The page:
Neuroscience Poster Session
Shaw, J. (Department Of Biomedical Sciences, University of Sydney, Australia)
Turman, A.B. (Department Of Biomedical Sciences, University of Sydney, Australia)
Zeman, B. (Royal Rehabilitation Centre, University of Sydney, Australia)
A cerebrovascular accident may affect the somatosensory areas of the cortex and hence cutaneous sensibility. One component of cutaneous sensibility is the ability to detect sinusoidal vibrations applied to the skin, dependent on activation of at least two separate classes of afferent fibres associated with different receptor classes. The ability to detect high frequency (60-1000 Hz) vibrations depends on inputs arising from Pacinian corpuscles (PC) and their associated afferent fibres, whereas the Meissner's corpuscles in the glabrous skin and the hair follicle receptors in the hairy skin, associated with rapidly adapting (RA) afferents, are responsible for signalling low frequency (2-100 Hz) vibrations. To investigate any changes in vibration detection thresholds that may occur as a consequence of cerebrovascular accident we tested a group of elderly adults (57 to 90 years old) at three weeks and ten weeks post-vascular event and a group of elderly (55 to 90 years old) healthy subjects. Detection thresholds were assessed at eight body regions (bilateral middle fingertip, forearm, shoulder and face) for three frequencies (30, 80 and 200 Hz) allowing separate (30 and 200 Hz) and concurrent (80 Hz) activation of the PC and RA classes of afferent fibres. The vibrotactile stimuli were delivered via a mechanical stimulator and the amplitude of the mechanical sinusoids generated by a computer could be altered instantaneously. A method of limits was employed and the mean value of six measures of threshold was calculated. The results indicate that for each of the body regions, except the face, detection thresholds for all frequencies tested were significantly elevated on the sites contralateral to the vascular lesion, when compared to the thresholds of elderly healthy subjects. Follow-up testing indicated a lowering of the elevated detection thresholds at all sites; in some subjects follow-up thresholds were within the range of healthy age matched controls.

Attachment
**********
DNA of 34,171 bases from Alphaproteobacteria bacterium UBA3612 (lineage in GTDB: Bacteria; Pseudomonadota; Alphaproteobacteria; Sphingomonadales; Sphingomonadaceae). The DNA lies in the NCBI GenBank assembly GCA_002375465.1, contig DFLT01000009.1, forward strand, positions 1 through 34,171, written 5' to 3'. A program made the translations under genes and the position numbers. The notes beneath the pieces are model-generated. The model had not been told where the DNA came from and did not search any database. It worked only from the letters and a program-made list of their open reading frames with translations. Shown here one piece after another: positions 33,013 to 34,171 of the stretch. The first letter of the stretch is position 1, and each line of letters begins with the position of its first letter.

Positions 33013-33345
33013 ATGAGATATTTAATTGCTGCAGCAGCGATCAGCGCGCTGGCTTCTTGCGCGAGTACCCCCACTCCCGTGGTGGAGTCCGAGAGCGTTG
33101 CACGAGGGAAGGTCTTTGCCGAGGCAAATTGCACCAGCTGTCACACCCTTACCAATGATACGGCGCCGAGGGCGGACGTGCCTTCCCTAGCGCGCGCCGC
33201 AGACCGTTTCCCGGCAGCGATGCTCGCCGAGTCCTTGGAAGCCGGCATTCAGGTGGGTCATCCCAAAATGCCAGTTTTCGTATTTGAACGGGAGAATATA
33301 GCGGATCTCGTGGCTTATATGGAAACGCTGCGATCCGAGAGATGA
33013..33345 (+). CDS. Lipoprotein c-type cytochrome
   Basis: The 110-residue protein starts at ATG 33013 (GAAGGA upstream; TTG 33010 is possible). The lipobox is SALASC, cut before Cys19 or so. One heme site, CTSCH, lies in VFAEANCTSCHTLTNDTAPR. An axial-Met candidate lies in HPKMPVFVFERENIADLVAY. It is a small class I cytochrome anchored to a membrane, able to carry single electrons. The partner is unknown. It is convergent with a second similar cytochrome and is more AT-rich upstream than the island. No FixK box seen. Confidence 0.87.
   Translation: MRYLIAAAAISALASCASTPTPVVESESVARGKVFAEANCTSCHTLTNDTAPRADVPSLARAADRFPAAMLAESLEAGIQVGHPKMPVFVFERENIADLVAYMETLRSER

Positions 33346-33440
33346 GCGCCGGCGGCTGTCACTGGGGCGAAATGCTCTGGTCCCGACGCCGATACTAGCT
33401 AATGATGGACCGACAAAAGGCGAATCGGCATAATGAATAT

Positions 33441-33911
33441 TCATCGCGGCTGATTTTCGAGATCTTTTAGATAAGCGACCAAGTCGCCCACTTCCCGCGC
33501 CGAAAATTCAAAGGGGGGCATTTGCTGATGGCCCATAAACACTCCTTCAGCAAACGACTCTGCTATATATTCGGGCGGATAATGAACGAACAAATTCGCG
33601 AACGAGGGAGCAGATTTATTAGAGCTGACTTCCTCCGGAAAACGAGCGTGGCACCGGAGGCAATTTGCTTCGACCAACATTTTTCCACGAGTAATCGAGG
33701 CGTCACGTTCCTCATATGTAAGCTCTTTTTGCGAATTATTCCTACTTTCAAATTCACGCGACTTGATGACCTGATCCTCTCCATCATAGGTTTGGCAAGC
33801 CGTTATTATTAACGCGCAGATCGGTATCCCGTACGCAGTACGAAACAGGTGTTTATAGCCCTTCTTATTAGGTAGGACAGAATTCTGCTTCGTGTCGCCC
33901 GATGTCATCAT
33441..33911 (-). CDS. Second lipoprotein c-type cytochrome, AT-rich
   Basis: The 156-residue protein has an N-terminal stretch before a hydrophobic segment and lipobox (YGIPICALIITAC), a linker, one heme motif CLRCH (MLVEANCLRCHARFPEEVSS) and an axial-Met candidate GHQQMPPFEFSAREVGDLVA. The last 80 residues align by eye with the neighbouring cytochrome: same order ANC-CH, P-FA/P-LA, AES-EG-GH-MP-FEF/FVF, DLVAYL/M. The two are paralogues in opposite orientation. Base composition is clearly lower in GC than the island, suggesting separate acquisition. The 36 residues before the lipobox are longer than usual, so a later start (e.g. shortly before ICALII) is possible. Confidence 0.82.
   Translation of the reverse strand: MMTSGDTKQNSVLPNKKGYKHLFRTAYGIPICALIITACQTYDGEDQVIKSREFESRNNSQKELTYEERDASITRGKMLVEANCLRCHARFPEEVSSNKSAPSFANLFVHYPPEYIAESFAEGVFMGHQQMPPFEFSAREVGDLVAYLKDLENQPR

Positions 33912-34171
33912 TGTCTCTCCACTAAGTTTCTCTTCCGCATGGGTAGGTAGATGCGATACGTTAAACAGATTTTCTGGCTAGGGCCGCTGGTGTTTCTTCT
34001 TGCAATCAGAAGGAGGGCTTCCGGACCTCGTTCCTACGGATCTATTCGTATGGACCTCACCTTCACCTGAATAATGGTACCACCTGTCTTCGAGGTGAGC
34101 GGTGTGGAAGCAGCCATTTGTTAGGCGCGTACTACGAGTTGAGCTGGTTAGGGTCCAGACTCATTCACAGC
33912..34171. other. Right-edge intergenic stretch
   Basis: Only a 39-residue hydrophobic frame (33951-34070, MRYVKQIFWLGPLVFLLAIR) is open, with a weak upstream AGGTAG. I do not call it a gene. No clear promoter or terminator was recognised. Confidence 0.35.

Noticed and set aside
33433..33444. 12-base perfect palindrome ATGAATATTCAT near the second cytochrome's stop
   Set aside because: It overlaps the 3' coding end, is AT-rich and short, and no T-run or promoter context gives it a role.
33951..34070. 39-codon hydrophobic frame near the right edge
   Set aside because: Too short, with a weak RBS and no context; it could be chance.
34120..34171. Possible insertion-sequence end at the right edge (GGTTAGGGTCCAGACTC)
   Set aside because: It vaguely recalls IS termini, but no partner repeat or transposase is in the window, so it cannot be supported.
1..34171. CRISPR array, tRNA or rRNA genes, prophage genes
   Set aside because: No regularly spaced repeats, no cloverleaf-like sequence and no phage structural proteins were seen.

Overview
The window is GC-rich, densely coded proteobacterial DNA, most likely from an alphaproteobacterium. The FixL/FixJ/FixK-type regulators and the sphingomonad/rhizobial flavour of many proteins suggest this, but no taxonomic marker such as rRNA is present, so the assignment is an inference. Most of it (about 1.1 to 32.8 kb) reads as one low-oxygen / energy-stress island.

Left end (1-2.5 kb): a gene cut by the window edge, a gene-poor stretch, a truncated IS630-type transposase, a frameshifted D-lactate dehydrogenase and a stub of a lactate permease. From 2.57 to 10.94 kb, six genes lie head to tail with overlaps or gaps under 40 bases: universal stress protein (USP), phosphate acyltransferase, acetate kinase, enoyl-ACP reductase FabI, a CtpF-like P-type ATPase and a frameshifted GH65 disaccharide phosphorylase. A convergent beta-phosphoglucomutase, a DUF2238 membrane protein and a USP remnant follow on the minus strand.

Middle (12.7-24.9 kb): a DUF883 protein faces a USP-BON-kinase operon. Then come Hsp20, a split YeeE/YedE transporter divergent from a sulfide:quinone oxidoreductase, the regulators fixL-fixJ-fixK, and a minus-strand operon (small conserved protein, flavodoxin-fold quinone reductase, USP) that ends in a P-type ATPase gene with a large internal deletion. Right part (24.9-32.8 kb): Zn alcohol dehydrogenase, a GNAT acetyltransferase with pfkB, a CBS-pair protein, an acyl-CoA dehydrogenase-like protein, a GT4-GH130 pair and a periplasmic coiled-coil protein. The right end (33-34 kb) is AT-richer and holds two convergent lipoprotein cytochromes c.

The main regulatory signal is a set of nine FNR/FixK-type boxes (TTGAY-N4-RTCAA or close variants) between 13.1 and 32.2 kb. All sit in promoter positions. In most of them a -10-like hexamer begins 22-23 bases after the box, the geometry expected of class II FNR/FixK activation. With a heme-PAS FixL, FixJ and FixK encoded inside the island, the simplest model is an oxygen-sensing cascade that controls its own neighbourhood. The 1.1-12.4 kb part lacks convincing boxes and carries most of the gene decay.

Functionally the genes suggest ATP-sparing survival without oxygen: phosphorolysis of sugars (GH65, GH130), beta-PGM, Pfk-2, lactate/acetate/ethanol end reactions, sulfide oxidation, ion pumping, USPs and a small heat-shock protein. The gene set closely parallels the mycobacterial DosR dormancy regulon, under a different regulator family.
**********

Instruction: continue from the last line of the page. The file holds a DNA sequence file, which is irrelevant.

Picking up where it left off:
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|Stuart, M.; Shaw, J.; Turman, A.B.; Zeman, B.; (1998). Changes In Vibrotactile Sensibility Following Cerebrovascular Accident. Presented at INABIS '98 - 5th Internet World Congress on Biomedical Sciences at McMaster University, Canada, Dec 7-16th. Available at URL http://www.mcmaster.ca/inabis98/neuroscience/stuart0678/index.html|
|© 1998 Author(s) Hold Copyright|